By the summer of the year three thousand, seven hundred and twenty of the Kelorn Sept Sil-Montari had been forced back to the Elkhar hills. Here he raised a mighty force of local hill men to his banner, and mounted them in great chariots taken from the designs of the old Iri, then drove a war of attrition into the heart of the Kelorn encampments. Where the scythes of his chariots turned men died, armies scattered and as quickly as his raiders had come they were gone. The war raged for another six years, wherever the Kelorns struck the people of Arumthar surrendered to them, then the raiders of Sil-Montari arrived and forced the occupiers into retreat. By 3,724 of the Kelorn Sept the armies of the Ordinator were broken and tired and their heart was gone. The Empire recalled them and abandoned Arumthar to Sil-Montari, but still refused to acknowledge the legitimacy of his claim. Imperial agents throughout the land were captured and sent home, or else mounted on the chariots of the raiders.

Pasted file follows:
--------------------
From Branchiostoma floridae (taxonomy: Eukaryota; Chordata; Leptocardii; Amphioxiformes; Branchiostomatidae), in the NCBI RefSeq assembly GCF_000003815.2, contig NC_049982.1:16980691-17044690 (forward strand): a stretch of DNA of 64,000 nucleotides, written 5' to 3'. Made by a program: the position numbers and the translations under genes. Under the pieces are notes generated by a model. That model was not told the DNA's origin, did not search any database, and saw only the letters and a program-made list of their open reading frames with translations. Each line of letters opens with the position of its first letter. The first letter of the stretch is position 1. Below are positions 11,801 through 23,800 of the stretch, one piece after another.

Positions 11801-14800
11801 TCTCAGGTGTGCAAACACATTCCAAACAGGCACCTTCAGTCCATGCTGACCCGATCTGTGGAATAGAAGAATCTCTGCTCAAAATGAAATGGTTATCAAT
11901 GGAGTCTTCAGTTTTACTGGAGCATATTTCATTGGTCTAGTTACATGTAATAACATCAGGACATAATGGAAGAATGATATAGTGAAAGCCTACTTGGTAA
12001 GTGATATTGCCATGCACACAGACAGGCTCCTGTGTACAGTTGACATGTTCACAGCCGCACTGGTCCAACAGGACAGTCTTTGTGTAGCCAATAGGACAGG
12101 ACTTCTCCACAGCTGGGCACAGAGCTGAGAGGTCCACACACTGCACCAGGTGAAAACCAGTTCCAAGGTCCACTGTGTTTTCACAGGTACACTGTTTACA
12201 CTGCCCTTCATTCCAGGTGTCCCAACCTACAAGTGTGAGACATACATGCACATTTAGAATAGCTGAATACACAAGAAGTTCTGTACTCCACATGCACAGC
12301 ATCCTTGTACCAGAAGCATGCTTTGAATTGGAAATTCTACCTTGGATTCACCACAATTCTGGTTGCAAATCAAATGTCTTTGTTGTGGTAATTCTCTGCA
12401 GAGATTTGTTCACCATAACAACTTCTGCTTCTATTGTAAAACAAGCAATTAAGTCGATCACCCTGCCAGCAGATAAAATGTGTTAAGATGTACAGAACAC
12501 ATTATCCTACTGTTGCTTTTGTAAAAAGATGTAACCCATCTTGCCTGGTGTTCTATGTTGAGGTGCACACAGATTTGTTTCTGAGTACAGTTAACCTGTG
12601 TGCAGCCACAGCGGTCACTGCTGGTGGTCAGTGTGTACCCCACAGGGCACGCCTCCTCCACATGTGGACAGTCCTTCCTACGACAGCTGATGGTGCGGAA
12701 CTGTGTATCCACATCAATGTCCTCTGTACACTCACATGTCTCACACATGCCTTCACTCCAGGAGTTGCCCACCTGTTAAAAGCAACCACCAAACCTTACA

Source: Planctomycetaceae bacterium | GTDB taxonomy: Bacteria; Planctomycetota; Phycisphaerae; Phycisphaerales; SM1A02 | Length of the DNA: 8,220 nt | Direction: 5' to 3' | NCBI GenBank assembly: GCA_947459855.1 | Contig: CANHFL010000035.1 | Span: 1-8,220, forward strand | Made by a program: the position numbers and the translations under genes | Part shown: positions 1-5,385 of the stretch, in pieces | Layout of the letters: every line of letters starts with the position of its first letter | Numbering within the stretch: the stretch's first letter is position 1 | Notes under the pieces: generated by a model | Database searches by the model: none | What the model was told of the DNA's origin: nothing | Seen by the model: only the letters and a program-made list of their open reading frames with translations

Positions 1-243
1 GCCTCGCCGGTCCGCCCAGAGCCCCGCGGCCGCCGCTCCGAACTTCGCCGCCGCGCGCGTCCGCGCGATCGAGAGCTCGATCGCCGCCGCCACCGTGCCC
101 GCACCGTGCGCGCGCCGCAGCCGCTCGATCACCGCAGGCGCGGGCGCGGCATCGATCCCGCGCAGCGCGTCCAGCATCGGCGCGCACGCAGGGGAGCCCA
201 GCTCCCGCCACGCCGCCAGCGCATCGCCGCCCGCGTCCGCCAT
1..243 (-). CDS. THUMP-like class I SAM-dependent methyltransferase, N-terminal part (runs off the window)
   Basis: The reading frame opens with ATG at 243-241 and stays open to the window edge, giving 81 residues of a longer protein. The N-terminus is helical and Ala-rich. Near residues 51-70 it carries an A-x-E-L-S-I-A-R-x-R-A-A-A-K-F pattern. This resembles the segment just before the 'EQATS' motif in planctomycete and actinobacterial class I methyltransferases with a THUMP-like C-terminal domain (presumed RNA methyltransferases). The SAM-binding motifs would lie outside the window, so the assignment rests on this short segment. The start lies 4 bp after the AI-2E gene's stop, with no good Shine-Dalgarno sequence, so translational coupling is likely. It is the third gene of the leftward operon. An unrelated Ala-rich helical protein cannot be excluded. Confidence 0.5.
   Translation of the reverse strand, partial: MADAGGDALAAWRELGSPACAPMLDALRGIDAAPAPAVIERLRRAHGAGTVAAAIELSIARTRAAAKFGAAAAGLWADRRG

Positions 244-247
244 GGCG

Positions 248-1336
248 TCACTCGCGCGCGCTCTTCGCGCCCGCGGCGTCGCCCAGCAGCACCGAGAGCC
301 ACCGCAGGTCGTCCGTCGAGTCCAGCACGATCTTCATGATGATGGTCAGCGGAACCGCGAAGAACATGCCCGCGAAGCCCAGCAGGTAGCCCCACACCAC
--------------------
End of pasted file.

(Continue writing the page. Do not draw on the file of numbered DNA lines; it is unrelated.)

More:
Then in the late summer of that year Orator Chairon Lam, one of the most decorated and successful of all of the Kelorn leaders, arrived from the northern boarder where he had been battling the Org that sought to overwhelm the passes out of the Battlewaite, with his army of veteran soldiers, grim and brave from their battles fought against degenerate giants. He immediately brought his forces into the Tarvuar Hills and made an encampment here where the King’s chariots would be useless, then called for the armies of the mighty King of Arumthar to meet him in battle. Sil-Montari and his son and heir Loghayne, (who took his father's name as that of his dynasty) despaired, because their mighty army stood no chance against these veterans, especially on a field of their choosing. But their salvation came from unexpected quarters. Sallin Kemani, the King's ally and advisor, called upon the Duräd to work potent magics and provided the king with a dozen ensorcelled golden chariots which flew upon silvery wings and were drawn by horses of polished stone. When each chariot charged it seemed by some enchantment that a score followed it, each filled with fearsome warriors. The forces of the Orator, completely unprepared for the arrival of these strange constructs, immediately fled.